Twenty-Ninth Sunday of the Year (19 October)

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Hunters and trappers know that if you want to catch your quarry, you must ensure that the trap is secure at both ends, having an enticing entrance but no exit. It would appear that the Pharisees had a good plan this time. Since previous plans to entrap Jesus in what he said had failed, they had devised a new strategy – buddy up with the enemy. By forming an alliance with the enemy, the Herodians, the Pharisees had a fairly fail-proof plan. The Herodians had drawn their fortunes and their petty power from their loyalty to the Romans. Consequently, they supported paying tribute to Caesar. The Pharisees, on the other hand, opposed the payment of such a tribute, because that would be an admission that the people of God were subject to a foreign power. They were sure that in his response Jesus would offend either the Herodians or the loyal people of God, like themselves, who could not accept the foreign power. The consequence would be to engage the ire of one group or the other.Denarius (2)

They laid out an enticing entrance into the trap, that of flattery. We all know that flattery is hard to resist, but it is even harder to recognize. However, for Jesus recognizing flattery was no problem. He knew these people. He knew their hearts, and he knew their words reeked of absolute insincerity. Therefore the alluring entrance was in fact repulsive to Jesus. He had no need of people’s praise and certainly no need of their flattery.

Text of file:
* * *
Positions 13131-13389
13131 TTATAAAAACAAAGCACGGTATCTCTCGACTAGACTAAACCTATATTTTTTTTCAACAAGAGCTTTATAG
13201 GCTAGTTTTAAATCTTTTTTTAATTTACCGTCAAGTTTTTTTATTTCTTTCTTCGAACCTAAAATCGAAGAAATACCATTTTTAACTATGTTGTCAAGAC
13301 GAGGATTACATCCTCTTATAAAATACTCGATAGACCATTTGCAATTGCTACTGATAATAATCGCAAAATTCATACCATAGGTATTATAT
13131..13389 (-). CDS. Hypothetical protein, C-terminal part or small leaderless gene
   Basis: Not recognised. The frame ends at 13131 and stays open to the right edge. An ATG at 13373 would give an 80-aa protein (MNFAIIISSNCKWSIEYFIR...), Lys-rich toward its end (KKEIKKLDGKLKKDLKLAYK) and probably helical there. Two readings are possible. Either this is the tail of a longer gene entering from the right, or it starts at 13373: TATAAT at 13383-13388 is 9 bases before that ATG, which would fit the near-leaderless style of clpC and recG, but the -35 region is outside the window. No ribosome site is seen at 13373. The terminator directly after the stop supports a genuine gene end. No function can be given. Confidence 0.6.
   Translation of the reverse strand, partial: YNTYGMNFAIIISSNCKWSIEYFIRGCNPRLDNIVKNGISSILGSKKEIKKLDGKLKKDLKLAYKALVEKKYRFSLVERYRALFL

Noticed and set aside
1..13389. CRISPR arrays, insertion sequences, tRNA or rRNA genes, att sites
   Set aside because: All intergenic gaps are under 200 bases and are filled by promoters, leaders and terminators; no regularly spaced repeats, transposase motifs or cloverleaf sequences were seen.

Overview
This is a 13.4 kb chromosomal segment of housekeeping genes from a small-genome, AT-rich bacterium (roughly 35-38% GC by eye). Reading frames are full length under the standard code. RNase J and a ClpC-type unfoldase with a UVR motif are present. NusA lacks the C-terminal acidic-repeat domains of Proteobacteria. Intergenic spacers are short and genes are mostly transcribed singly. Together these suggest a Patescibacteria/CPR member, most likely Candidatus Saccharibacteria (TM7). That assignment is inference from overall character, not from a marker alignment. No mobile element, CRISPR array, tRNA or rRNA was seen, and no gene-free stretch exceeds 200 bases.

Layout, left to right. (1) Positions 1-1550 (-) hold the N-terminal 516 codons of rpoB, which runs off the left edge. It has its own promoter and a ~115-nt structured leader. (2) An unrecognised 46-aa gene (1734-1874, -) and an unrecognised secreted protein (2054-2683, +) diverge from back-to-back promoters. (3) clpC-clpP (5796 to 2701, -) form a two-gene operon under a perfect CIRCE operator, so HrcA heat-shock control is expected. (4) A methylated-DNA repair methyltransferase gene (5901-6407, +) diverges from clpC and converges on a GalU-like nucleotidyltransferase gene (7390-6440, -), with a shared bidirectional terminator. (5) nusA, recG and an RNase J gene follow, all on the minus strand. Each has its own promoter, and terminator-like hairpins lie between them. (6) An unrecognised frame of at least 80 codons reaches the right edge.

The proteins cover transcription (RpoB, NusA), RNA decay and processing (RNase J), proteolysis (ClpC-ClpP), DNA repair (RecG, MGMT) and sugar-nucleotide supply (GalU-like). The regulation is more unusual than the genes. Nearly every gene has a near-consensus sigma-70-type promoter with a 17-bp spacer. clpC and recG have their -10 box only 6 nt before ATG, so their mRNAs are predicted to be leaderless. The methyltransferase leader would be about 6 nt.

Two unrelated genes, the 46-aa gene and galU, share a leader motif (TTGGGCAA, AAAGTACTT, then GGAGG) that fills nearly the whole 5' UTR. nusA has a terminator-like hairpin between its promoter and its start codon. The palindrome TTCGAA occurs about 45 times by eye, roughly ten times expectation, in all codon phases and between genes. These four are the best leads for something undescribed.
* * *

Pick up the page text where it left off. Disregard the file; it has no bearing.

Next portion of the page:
The manufactured problem presented was couched in a language that appeared to express concern for the law. “Is it lawful to pay tribute to Caesar?” We know they were speaking of their religious laws, because of course by Roman law it was lawful. Jesus did not engage on the question of the law. However, he did point out that they possessed the coin with Caesar’s image on it. Since that was the property of the emperor, their possessing it implied a recognition of the emperor’s authority.

On the matter of law, Jesus’ preaching had been clear as to the law that mattered. Yet again he pointed out that there was no problem in giving Caesar what was his. But, their duty was to give to God what was due to God, those matters which surpassed any laws of state or religion – love, mercy, justice.

We see our church leadership struggle with issues that have been confined by laws. Their challenge is to meet these issues with those gifts of God which far surpass the laws – mercy, compassion, understanding, welcome, acknowledgement, love, humility and contrition.

St. Dominic, a man of God, had a good grasp of this concept, hence our custom of dispensation, where nobody is condemned to a state of manufactured sinfulness.

Elizabeth Ferguson, OP

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